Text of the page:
Nigella is a professional cook who has written extensively about recipes and health benefits associated with food.
Fork cookies could be the title for any type of biscuit or cookie you choose to make, which involves rolling the mixed ingredients into a ball and patting down with a fork, before baking.
Kids especially love fork cookies, not only to eat but also for their first forage into the world of home baking.
The recipe is very easy to follow, and not especially messy, either. The trouble with many recipes you find online is that they can be difficult to follow without some degree of expert knowledge or practical experience. But you don't need any of that to make fork cookies. You don't even need to have a load of baking ingredients in your larder!
All you need is:
- sugar, fine, sugar-like caster sugar is preferred, but granulated sugar does the job
- butter or margarine
- flour, preferably self-raising, but plain flour and baking powder will do
- a baking tray or two
- a cooling tray
- an oven
- a wooden spoon
- a bowl to mix
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1. Preheat oven to 180°C, 350°F, Gas Mark 4.
2. With your butter at room temperature (if you haven't used spreadable butter), cream butter and sugar together.
3. Add flour and work well into the mixture.
4. Put your wooden spoon aside and use your hands (wash first!) to make sure the ingredients are thoroughly mixed.
5. Lightly grease a baking tray.
6. Roll a small dollop of the mixture between your palms into roughly the size of a walnut. (This mixture is not especially sticky and is quite easy to manipulate.)
7. Place it on the baking tray.
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8. Evenly space your little balls of the cookie mixture. Most standard oven trays will accommodate 12 balls. Leave plenty of space between each one for expansion.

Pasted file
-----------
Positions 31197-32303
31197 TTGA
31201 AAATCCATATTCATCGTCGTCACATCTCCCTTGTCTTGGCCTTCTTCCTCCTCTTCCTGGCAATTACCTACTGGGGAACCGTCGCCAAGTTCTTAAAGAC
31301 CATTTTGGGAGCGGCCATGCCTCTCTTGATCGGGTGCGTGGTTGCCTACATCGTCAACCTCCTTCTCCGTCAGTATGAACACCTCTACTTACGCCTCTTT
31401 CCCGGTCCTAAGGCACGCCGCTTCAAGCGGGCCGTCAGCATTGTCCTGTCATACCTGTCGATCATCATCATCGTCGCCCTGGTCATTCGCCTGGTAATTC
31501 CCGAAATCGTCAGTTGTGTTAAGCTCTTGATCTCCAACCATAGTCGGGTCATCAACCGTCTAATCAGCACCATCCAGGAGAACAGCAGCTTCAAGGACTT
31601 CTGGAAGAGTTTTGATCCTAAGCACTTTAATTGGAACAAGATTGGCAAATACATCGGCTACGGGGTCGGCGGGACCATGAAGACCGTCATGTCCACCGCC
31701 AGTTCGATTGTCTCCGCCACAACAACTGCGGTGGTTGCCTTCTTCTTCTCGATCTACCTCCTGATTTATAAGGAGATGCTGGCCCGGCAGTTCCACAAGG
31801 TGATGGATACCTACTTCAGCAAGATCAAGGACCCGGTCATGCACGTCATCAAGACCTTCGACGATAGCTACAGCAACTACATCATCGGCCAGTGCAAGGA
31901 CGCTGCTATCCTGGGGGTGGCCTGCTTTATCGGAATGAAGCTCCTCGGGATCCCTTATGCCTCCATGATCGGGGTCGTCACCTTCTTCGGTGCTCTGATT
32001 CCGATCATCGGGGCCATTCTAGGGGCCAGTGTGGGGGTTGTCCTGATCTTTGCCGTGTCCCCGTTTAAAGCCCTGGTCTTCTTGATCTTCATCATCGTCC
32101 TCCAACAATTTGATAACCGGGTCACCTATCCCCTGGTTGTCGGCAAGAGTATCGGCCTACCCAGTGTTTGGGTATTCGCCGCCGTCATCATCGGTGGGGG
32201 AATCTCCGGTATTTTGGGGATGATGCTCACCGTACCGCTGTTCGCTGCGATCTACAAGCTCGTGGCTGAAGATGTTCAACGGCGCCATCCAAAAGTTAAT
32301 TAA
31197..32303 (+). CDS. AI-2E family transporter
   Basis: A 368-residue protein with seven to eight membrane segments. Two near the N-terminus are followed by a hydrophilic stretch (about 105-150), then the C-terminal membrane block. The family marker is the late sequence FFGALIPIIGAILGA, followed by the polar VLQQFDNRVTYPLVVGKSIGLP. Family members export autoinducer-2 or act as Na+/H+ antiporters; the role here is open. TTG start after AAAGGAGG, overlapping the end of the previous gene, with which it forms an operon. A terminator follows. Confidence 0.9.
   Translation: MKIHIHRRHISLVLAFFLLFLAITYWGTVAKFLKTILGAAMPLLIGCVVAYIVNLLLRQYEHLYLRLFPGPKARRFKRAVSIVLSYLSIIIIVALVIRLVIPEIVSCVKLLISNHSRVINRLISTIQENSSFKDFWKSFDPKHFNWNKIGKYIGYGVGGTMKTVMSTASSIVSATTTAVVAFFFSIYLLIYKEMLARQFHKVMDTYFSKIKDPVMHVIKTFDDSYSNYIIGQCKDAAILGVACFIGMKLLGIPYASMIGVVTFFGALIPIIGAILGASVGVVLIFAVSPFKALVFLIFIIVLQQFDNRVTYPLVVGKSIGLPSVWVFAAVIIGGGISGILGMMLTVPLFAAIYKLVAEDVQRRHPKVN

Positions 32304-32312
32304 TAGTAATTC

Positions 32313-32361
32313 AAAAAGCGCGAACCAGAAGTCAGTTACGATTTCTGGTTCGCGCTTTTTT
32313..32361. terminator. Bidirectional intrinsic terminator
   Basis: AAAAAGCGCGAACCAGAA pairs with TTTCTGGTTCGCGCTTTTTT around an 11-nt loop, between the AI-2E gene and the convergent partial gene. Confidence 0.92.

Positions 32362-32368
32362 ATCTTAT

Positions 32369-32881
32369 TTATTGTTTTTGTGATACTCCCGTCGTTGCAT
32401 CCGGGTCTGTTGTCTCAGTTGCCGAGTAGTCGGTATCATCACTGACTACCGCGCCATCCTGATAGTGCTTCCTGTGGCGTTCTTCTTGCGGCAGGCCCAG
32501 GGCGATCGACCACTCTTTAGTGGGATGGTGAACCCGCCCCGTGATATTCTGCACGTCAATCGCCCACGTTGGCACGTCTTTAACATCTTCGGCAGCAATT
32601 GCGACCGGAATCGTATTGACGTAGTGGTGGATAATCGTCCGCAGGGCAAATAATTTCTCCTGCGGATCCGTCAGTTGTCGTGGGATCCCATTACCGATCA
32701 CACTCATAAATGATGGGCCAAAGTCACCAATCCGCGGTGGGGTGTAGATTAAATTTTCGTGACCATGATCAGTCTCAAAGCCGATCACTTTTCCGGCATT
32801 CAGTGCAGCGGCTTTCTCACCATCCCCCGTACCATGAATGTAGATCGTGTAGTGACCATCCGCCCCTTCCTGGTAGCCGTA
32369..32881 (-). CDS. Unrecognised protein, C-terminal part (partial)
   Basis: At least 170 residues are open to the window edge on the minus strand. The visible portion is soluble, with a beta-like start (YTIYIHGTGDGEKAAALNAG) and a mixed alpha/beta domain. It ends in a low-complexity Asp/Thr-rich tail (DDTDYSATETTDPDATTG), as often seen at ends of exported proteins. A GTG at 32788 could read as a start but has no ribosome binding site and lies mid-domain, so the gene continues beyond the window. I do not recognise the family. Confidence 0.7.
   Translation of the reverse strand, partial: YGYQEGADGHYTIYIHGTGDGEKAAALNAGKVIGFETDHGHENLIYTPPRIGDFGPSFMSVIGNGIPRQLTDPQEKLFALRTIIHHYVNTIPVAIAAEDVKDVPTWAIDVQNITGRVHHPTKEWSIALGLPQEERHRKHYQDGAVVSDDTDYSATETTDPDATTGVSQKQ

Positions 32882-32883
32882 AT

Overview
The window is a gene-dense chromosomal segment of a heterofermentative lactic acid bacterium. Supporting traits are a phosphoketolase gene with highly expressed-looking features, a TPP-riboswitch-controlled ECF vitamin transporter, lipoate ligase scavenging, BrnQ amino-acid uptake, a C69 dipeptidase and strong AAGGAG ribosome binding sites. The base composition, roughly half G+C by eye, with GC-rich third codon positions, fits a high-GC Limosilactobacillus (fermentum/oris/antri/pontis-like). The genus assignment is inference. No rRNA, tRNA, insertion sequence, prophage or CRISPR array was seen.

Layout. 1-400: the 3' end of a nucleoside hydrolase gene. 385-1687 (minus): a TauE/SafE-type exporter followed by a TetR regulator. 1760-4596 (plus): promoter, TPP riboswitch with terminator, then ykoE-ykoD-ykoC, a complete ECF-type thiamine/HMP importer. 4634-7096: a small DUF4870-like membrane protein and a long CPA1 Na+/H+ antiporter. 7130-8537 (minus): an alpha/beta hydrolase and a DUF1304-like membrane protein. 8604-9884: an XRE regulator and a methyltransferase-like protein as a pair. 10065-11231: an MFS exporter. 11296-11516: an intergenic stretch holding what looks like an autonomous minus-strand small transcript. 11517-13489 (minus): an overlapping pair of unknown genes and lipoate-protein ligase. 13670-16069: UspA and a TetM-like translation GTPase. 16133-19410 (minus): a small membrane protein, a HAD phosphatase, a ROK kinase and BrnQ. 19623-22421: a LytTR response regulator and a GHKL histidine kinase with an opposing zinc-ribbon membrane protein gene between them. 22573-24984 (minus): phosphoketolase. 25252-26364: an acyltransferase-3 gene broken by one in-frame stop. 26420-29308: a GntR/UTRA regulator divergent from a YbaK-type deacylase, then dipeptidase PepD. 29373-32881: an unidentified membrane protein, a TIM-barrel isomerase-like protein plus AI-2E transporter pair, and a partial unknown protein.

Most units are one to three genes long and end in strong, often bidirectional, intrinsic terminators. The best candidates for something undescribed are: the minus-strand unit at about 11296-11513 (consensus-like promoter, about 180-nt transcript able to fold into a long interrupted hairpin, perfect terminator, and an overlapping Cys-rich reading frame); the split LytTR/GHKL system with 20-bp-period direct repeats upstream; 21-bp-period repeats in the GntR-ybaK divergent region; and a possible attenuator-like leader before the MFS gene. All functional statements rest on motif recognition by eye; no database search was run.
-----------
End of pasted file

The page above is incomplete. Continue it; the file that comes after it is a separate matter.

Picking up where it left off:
9. Place in the oven for 15 minutes if you have a fan oven, or 20 minutes in a normal oven.
They are ready when they have lightly changed color from cream to beige.
10. Use a fish slice to move them from the oven to a cooling rack. At this point, they are still soft and pliable.
After about 10 minutes, they will have firmed up and are ready to eat!
Unless you have a huge oven, you will probably have to make them in batches in the oven.
Check Your Cookies Often as They Bake
Did you know that ovens are not calibrated? They give off roughly the same heat, but not exactly. This is why even the best cooks can trip up when using an oven they are not familiar with.
Things can go wrong when baking cookies, unless you have baked loads before. In some ovens, your cookies will be burnt given the recommended cooking times, while in others, they may be underdone.
Check often, and when your fork cookies have spread out and changed color, even ever-so-slightly, take them out. At this point, they will be soft and pliable and you would be forgiven for thinking they are underdone. They're probably not, they continue cooking and crisp up while resting on their wire cooling tray.
Use a fish slice or similar kitchen tool to remove them from their tray to prevent them from breaking.
Variations on the Fork Cookie Recipe: Custard Powder
If you replace a quarter of the flour with custard powder, you end up with a cookie that is so light it is flying!
To help peg it to ground, roll your walnut-sized balls of the mixture in sugar, before placing them in the oven.
In my experience, rolling in sugar (choose a fine sugar) creates a more friable cookie or biscuit. They don't look so good when coming out of the oven.
The taste is to die for! In this modern age of obesity, there is probably no need to add extra sugar.
Fork cookies are especially delicious with a cup of coffee or tea.
Memories of Fork Cookies
These fork cookies are very similar to the ones my Mom cooked when I was young.
I'm sure she used to time them to be ready just as we arrived home from school, and we'd walk into this wonderful homely scent of freshly-baked cookies.
We'd be allowed one each, maybe two if we pleaded hard enough!
We'd be certain to eat our dinner that night—our digestive juices having gone into overflow at the aroma created by fork cookies.